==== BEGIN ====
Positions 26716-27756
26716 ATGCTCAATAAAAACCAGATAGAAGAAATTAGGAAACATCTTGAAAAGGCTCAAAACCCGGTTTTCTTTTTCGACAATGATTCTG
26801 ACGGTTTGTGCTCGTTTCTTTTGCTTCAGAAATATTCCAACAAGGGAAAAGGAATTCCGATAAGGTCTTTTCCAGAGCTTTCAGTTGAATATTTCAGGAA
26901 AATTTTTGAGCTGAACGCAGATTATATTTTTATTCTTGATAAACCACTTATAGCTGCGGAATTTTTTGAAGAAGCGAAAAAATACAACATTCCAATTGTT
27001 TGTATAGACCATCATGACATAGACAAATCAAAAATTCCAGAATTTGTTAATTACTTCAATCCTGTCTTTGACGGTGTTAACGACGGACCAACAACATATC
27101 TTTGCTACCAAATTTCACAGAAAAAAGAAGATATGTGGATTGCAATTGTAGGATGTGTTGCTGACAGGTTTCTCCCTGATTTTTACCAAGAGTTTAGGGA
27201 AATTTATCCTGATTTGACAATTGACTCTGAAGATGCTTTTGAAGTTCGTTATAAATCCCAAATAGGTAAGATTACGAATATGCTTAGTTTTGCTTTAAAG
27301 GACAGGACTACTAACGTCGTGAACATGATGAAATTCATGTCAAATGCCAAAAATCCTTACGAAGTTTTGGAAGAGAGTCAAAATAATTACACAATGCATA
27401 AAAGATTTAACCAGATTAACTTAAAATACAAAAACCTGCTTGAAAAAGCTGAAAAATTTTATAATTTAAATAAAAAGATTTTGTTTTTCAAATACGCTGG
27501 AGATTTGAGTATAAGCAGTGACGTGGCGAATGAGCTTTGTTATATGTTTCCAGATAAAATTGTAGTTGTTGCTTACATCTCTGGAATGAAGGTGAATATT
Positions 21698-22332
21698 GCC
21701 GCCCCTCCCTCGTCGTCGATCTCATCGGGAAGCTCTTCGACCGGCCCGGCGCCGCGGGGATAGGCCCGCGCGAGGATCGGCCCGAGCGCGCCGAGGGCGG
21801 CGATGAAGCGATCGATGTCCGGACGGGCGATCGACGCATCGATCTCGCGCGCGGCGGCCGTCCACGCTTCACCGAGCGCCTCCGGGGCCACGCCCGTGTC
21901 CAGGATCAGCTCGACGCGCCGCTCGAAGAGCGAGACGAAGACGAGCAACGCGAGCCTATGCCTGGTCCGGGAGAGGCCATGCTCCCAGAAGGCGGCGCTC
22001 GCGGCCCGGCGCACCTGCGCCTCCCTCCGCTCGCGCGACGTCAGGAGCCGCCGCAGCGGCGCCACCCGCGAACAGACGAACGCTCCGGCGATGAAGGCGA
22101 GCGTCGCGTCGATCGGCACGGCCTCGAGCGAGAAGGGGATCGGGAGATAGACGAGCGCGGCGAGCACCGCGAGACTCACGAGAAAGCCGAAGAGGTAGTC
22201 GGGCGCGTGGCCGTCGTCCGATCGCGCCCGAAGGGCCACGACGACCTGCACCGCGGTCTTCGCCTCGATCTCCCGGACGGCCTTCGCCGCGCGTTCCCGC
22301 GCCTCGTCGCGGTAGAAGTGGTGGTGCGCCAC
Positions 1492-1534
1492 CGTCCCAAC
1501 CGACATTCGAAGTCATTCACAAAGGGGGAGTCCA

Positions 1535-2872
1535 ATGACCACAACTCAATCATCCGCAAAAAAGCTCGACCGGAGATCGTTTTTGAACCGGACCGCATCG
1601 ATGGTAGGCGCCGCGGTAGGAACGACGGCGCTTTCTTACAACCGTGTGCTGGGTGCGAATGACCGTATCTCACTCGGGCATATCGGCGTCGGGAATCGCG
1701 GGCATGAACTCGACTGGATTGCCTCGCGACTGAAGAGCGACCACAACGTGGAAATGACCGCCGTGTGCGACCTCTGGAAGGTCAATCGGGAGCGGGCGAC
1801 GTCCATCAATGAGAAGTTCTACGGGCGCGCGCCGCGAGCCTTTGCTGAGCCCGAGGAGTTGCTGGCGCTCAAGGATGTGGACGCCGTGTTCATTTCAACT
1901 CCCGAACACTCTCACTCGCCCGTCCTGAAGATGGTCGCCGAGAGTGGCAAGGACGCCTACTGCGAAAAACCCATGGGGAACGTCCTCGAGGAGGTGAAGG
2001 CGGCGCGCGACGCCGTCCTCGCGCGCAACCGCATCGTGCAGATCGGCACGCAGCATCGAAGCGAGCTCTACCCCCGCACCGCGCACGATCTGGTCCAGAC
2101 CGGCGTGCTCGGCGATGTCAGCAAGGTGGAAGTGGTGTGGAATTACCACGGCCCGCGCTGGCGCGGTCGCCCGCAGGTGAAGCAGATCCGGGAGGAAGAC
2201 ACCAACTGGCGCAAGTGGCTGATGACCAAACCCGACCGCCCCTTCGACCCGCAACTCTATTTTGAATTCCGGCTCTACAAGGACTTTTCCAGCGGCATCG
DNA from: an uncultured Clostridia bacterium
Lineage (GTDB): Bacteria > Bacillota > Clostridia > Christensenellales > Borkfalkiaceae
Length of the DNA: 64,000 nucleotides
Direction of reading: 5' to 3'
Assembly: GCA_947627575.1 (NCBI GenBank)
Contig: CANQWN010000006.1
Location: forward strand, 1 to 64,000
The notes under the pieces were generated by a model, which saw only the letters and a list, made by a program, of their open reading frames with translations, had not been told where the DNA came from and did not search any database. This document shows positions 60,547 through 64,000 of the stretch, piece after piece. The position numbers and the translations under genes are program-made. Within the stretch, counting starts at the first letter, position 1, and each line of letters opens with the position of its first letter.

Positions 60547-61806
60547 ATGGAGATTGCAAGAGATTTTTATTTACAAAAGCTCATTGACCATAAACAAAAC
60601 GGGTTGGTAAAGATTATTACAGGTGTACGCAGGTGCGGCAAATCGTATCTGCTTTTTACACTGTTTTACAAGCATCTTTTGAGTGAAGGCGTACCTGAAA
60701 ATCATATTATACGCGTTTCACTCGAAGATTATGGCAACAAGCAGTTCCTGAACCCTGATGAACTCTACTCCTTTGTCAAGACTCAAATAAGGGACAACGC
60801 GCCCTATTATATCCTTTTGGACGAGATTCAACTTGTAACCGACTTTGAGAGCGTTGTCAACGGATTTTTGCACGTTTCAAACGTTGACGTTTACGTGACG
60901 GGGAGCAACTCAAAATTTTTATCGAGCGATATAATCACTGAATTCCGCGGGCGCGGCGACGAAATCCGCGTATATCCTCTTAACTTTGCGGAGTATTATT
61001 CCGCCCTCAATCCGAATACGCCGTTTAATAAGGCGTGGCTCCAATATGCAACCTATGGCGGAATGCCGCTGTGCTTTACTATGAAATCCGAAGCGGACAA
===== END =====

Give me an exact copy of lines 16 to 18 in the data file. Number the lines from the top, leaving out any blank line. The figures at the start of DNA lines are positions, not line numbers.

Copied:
22001 GCGGCCCGGCGCACCTGCGCCTCCCTCCGCTCGCGCGACGTCAGGAGCCGCCGCAGCGGCGCCACCCGCGAACAGACGAACGCTCCGGCGATGAAGGCGA
22101 GCGTCGCGTCGATCGGCACGGCCTCGAGCGAGAAGGGGATCGGGAGATAGACGAGCGCGGCGAGCACCGCGAGACTCACGAGAAAGCCGAAGAGGTAGTC
22201 GGGCGCGTGGCCGTCGTCCGATCGCGCCCGAAGGGCCACGACGACCTGCACCGCGGTCTTCGCCTCGATCTCCCGGACGGCCTTCGCCGCGCGTTCCCGC